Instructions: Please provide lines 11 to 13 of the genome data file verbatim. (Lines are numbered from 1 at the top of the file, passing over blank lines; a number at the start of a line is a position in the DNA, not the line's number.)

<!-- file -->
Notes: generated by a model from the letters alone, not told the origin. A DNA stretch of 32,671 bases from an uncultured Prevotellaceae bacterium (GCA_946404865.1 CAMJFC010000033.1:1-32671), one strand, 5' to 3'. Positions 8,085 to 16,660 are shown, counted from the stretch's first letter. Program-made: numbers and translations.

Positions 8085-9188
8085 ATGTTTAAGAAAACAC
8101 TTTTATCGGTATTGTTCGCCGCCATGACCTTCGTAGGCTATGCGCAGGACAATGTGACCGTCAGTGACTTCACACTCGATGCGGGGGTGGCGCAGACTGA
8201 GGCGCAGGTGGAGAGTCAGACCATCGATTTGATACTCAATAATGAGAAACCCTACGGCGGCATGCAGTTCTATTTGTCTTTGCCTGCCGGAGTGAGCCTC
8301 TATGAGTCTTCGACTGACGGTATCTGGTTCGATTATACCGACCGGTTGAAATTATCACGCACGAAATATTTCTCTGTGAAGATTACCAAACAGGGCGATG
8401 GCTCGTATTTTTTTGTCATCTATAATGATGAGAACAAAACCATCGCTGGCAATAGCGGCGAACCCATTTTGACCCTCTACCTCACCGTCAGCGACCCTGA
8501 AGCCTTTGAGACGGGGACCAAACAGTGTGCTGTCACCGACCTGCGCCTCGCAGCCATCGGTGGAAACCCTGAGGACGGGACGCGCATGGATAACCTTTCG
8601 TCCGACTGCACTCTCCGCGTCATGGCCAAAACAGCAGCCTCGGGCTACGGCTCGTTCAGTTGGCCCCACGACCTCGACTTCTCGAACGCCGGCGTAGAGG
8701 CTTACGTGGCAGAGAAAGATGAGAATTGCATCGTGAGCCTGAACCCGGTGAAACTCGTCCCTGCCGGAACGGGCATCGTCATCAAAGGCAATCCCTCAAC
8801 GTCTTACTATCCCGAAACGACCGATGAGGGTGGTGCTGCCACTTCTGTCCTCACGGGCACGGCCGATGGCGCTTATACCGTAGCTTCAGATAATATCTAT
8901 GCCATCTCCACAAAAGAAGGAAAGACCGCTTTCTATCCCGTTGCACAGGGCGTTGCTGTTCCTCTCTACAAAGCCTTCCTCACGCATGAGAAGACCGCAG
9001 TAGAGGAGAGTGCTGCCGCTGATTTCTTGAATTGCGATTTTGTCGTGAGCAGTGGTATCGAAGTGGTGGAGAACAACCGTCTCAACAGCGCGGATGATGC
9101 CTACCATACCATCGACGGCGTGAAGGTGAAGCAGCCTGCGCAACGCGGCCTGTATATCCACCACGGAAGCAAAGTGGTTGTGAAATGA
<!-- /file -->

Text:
8801 GTCTTACTATCCCGAAACGACCGATGAGGGTGGTGCTGCCACTTCTGTCCTCACGGGCACGGCCGATGGCGCTTATACCGTAGCTTCAGATAATATCTAT
8901 GCCATCTCCACAAAAGAAGGAAAGACCGCTTTCTATCCCGTTGCACAGGGCGTTGCTGTTCCTCTCTACAAAGCCTTCCTCACGCATGAGAAGACCGCAG
9001 TAGAGGAGAGTGCTGCCGCTGATTTCTTGAATTGCGATTTTGTCGTGAGCAGTGGTATCGAAGTGGTGGAGAACAACCGTCTCAACAGCGCGGATGATGC